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CMS News Spring 2021

Published by candice.kosanke, 2021-05-28 21:05:43

Description: This is the Spring 2021 issue of CMS News, a newsletter produced by Chicago Medical School at Rosalind Franklin University.


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CMS NEWS The Chicago Medical School Newsletter SPRING 2021 ISSUE 20 STUDENT HOSTED CMS Celebrating Match Day FACULTY & STAFF AWARDS The Class of 2021 marked this milestone in their education and their careers with a virtual celebration with family and friends. Student leaders showed their appreciation for the On March 19, Chicago Medical School held its second virtual Match Day, celebrating with the Class of 2021 and their families as the fourth-year medical efforts of outstanding students discovered where they would be going to complete their residency CMS faculty and staff. training. The celebration was held via Zoom Webinar, with students tuning in in small groups or with their families. PAGE 8 “You stand on the brink of fulfilling your calling, committed to the spirit of SYNAPSES RELEASE health and well-being,” said Archana Chatterjee, MD, PhD, dean of Chicago EVENT contSipnruiendg o2n02p1ag•e 31 Student, faculty, and staff artists gave short presentations about their work to celebrate the release of the fifth volume of Synapses. PAGE 25 WILLIAM R. HARTMAN, MD ’03, PHD ’99, ON HIS ROLE IN COVID-19 RESEARCH Dr. Hartman discussed his role as principle investigator in several COVID-19 treatment and vaccine trials. PAGE 28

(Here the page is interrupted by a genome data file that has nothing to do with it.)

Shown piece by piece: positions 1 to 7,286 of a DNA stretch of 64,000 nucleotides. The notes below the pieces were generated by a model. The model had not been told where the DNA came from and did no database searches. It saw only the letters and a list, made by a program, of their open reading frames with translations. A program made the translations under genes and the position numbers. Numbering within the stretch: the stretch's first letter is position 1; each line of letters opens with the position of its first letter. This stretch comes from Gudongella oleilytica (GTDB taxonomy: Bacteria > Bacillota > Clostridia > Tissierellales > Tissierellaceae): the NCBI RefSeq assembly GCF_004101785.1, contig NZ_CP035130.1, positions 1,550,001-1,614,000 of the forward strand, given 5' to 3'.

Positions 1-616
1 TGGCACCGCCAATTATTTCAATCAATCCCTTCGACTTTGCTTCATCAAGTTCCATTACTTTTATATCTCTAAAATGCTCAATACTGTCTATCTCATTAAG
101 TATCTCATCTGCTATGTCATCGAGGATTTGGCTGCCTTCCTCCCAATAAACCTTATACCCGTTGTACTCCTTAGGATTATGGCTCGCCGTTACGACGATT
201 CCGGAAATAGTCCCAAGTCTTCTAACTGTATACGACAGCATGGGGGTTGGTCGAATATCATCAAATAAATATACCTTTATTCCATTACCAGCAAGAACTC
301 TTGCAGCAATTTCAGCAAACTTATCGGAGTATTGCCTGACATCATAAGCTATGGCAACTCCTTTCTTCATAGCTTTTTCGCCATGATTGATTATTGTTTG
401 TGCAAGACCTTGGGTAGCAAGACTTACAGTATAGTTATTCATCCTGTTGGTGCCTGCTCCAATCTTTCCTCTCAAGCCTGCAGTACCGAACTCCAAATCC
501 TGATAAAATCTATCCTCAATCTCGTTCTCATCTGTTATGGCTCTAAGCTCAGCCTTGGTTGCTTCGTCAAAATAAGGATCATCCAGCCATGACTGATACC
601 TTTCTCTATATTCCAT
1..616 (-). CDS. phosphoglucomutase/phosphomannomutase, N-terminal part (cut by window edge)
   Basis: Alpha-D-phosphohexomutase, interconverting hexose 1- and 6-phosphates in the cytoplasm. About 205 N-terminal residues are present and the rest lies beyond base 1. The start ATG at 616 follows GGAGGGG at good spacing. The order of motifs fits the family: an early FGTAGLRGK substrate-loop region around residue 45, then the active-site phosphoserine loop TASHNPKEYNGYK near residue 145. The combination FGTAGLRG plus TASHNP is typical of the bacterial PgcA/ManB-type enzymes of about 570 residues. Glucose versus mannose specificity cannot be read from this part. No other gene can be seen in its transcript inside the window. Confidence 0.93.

CMS News Dean’s Message SPRING 2021 Dear CMS Community, IN THIS ISSUE: May is just coming to a close, but hope for the future is abundant at CMS. Not only is our nation Cover Celebrating Match Day relaxing restrictions as more people across 2 Dean’s Message America are vaccinated and returning to some 6 Student Dean Corner semblance of “normal life,” but we are celebrating 7 ASRC Winners exciting and significant milestones for our medical 8 Student Hosted CMS Faculty students. Our second year students are moving into their clinical rotations in a few weeks, third year students are preparing and Staff Awards for their final year at CMS by selecting their electives, finalizing their CVs and 15 New Scholarship in Tribute to personal statements in anticipation of applying for their residency, and our first year students have made it through their first full year of medical school. Of Dimin (Tammy) Zhou, MD ’20 course, the most exciting news is the Class of 2021’s graduation! 16 Welcoming New CMS While the University’s recorded virtual commencement ceremony for all of the Administrators health science programs will be released on June 12th, it also supported small, 18 Dr. Olivier Named ELAM individual school in-person graduation celebrations this year. Just over half of the CMS Class of 2021 chose to celebrate with fellow classmates by attending small, Fellow socially distanced celebrations on campus at Rhoades Auditorium on Saturday, 19 Interprofessionalism in Action May 15th. While family and friends could not be included due to the socially 20 Intermittent Fasting: Healthy distanced guidelines, formal photographs, the opportunity to cross the stage, and a recorded “shout-out” to family and friends after the ceremony made for a Benefits or Fad? festive day. In addition to remarks offered by Dr. Mildred M.G. Olivier and Class 23 Courtney Harris Selected as President Ms. Chantal Creighton, I was honored to welcome the Class of 2021 to a very unique and personal graduation. Dr. Brenda Affinati led the Oath of LCME Student Representative Geneva and Dr. Gordon Pullen read the names of the graduates as they walked 24 Faculty Spotlight: Dr. Hector across the stage. While this day looked very different from what the graduates might have imagined when they entered CMS, it was a joyful reunion for the Rasgado-Flores students to celebrate together after four rigorous years of medical school; 25 Synapses Release Event especially, after this past year while we all dealt with a deadly pandemic that 28 Alumni News: William R. turned everything upside down. Hartman, MD ’03, PhD ’99, on Despite a rainy North Chicago day, the precision planning paid off — graduates His Role in COVID-19 Research and faculty were together and safe, and the atmosphere was one of expectation 29 Alumni News: Remembering and excitement. Both students and faculty were thrilled to see and visit with Jerome Gold, MD ’53 one another after so much time apart; in fact, some of the faculty sent me notes 30 Other Alumni News afterwards to say how much they enjoyed the opportunity to see the students 31 Staff Corner: Fran Jodelka (after years sometimes!). I even got a hug from one of the students, and they 32 School & Department News barely know me! Most of the students and even some of the faculty saw me in- person for the first time! The faculty also appreciated the opportunity to share Contact Information: stories and chat over lunch that we enjoyed together in between the morning Office of the Dean and afternoon ceremonies. Chicago Medical School Rosalind Franklin University 3333 Green Bay Road North Chicago, IL 60064 2 • CMS News